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Police ‘unlawfully’ raid house party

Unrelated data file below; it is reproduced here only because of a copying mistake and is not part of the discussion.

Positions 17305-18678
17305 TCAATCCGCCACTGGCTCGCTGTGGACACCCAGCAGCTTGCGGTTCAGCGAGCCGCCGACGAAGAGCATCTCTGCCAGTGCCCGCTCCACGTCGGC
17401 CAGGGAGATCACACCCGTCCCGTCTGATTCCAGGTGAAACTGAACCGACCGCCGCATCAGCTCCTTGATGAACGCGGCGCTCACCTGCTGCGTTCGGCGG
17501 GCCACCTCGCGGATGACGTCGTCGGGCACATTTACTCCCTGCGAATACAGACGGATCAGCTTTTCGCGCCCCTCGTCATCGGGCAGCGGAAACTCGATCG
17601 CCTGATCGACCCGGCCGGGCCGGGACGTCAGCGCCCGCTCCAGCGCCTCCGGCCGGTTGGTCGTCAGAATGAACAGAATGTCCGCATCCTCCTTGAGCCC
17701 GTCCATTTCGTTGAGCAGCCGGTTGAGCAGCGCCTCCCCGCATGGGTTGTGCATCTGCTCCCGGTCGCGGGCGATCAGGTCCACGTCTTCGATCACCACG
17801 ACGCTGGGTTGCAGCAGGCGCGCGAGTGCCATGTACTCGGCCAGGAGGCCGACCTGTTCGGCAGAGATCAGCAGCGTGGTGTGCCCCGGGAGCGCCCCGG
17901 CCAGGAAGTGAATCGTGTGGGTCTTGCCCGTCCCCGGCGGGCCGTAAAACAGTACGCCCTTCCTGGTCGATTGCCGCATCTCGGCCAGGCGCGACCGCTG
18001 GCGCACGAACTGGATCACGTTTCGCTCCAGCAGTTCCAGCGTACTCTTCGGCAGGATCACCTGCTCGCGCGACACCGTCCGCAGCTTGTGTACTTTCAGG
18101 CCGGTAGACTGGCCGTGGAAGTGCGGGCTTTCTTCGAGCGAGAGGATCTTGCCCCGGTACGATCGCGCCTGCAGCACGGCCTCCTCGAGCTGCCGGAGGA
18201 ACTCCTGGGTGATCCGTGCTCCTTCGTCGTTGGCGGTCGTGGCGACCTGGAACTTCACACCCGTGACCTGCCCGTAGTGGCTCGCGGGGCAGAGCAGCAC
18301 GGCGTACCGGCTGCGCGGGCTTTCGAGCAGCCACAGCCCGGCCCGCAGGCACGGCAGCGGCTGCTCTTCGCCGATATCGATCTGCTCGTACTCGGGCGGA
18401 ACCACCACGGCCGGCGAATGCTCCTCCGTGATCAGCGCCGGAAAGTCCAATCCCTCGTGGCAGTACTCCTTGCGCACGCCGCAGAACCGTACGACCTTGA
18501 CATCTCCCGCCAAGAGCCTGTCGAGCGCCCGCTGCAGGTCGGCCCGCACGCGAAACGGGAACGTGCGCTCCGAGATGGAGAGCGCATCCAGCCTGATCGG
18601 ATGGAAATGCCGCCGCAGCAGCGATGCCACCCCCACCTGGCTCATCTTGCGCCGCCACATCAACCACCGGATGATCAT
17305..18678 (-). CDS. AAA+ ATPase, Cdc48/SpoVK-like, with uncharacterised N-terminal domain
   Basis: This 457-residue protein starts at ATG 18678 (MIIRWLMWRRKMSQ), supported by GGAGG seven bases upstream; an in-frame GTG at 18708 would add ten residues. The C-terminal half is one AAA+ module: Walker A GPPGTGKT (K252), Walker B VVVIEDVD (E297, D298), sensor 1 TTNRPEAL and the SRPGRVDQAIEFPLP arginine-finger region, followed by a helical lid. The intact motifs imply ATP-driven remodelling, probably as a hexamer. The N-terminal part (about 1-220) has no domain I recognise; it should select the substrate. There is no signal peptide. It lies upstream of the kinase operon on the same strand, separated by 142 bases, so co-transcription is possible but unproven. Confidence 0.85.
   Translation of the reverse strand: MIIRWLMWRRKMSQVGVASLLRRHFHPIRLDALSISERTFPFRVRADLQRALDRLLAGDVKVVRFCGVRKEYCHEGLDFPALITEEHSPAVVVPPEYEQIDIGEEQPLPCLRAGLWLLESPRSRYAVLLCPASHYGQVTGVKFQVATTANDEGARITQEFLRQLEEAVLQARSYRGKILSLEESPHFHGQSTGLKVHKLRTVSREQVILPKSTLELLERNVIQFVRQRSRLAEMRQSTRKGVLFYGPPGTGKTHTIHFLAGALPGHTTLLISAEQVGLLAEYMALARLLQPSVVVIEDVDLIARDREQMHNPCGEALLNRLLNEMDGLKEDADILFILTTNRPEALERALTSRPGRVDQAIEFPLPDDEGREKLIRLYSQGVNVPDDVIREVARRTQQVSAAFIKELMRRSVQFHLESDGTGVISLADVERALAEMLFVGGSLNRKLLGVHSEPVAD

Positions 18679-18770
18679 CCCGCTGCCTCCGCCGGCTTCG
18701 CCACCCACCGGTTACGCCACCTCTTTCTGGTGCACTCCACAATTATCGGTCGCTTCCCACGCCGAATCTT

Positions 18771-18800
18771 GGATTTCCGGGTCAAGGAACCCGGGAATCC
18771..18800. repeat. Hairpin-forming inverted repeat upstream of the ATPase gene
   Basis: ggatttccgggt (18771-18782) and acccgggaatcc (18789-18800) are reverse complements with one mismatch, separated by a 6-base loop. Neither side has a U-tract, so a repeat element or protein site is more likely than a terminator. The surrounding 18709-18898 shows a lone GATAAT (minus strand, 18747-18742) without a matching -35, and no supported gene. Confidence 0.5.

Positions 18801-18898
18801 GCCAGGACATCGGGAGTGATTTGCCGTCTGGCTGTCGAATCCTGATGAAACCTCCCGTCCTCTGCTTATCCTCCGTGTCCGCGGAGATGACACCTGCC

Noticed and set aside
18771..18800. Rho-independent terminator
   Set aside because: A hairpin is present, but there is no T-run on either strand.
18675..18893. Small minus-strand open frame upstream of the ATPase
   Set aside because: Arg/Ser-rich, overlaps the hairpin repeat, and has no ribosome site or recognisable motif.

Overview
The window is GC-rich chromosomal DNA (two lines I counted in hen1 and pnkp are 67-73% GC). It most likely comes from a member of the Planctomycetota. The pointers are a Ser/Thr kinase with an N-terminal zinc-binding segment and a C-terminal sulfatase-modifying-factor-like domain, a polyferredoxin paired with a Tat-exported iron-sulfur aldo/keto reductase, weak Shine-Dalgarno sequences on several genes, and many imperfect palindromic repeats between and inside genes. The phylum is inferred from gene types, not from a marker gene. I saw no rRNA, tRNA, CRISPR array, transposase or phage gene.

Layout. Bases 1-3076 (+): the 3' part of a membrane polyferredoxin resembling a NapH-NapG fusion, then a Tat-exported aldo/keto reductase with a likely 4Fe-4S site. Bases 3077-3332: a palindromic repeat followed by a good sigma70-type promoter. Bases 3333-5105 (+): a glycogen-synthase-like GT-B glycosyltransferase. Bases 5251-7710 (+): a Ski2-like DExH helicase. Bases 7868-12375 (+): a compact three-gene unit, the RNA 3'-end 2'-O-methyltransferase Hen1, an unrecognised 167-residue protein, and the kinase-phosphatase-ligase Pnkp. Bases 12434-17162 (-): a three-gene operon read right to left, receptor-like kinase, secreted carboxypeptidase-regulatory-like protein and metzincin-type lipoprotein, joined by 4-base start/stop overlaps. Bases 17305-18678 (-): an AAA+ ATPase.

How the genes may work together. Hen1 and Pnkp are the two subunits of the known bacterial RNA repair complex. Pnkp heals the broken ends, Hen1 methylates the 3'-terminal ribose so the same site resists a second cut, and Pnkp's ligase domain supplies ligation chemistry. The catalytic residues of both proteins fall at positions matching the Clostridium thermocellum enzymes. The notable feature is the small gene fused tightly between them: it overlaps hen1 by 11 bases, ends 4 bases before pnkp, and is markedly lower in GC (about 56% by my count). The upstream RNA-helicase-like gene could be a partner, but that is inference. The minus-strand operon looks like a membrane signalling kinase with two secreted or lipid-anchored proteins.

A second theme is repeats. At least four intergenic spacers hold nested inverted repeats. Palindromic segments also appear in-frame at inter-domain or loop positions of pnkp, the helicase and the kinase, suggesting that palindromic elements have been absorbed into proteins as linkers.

first_imgPolice officers who entered a student house during a party last Saturday have been accused of acting unlawfully by a leading expert on drugs law. A team of eight officers was patrolling in Cowley at around midnight when their drugs sniffer dog indicated that it could smell a substance in the house. The officers then entered the house searching for drugs and formally searched one student. No drugs were found on guests or in any of the rooms. The sergeant in charge of the team said on Tuesday that “the team were given permission to enter the house along with the drugs dog.” However, the host of the party, a second-year student at St Hilda’s, said that she told the officers that they were not welcome to come in. She also said that she felt “victimized.” “He asked if he had permission to enter the house and I said no,” she said, “that’s pretty clear.” She says that police entered despite being asked not to. “I said no, but they came forward anyway,” she added. By law, police officers can only enter a home without a search warrant in very specific cases, such as if the property is controlled by an arrested person, or if somebody they wish to arrest is inside. In all other cases, the police are bound by Code B of the Police and Criminal Evidence Act (PACE) 1984, which requires consent to be gained in writing from the occupier of a residence “if practicable.” The student who held the party claims that she was not asked to provide any kind of written consent. She also says that she was not informed of the proposed extent of the search or warned that anything seized may be produced in evidence. These are both requirements under PACE Code B. The sergeant leading the search said that the dog indicated one of the party guests “was either carrying or had recently been carrying drugs”. However, when he was searched, nothing was found. The guest, an English student, denied that he had been near any substances. “I wasn’t carrying any drugs and I hadn’t been in contact with any that night or for a long time. I’m not quite sure why the dog made that suggestion,” he said. An expert on drug detection with dogs said that the search “appears to have been unlawful.” Amber Marks, a lecturer in law at King’s College London and expert in olfactory surveillance, said, “The fact that no cannabis was found shows how unreasonable it is for the police to rely on canine intelligence.” She continued, “The matter should be investigated and it sounds as if the occupier of the premises should make a formal complaint against the police. It is important to ensure that the police keep within the limits imposed upon them by the law. “This is one of the worst cases I’ve heard of.” The party’s host also questioned the efficacy of the drugs dog. “The dog jumped on [the guest who was searched] and he doesn’t even smoke at all. The dog clearly doesn’t have a clue,” she said. She also accused the police of heavy-handedness. “There were four to six of them. The ones at the back were trooping in but didn’t seem to know what they were doing. “It was ridiculous. One of the female officers said that they had so many people because they had to protect themselves. Do we look like junkies? They didn’t apologise for coming in.” The sergeant who led the search said he was satisfied that the premises were entered “lawfully and with consent.” A spokesman for Thames Valley Police said that “Police officers do have powers to further search and detain once in a property if they have reason to believe drugs are on the premises. In this case they did as the drugs dog made an indication that a person was, or had recently, been in possession of drugs. “We do take complaints about our service seriously and do have a proper process for dealing with them. If anyone was not satisfied with the police action on this evening they should contact Thames Valley Police Quality of Service Unit.” House searches: Your rights The rights of police to enter a private residence are governed by Code B of the Police and Criminal Evidence Act 1984. Police can enter your house: – If they have a search warrant – If they wish to make an arrest – If you or another occupier has been arrested Otherwise, police may only enter with your consent. In this case, officers should, if practicable: – Inform you that you are not obliged to consent – Specify the proposed purpose and extent of the search, such as which parts of your house they intend to enter – Warn you that anything seized may be produced in evidence – Obtain your consent in writing Police are excepted from these rules in certain circumstances. If in doubt, you should comply with police and register a complaint at a later stage.last_img read more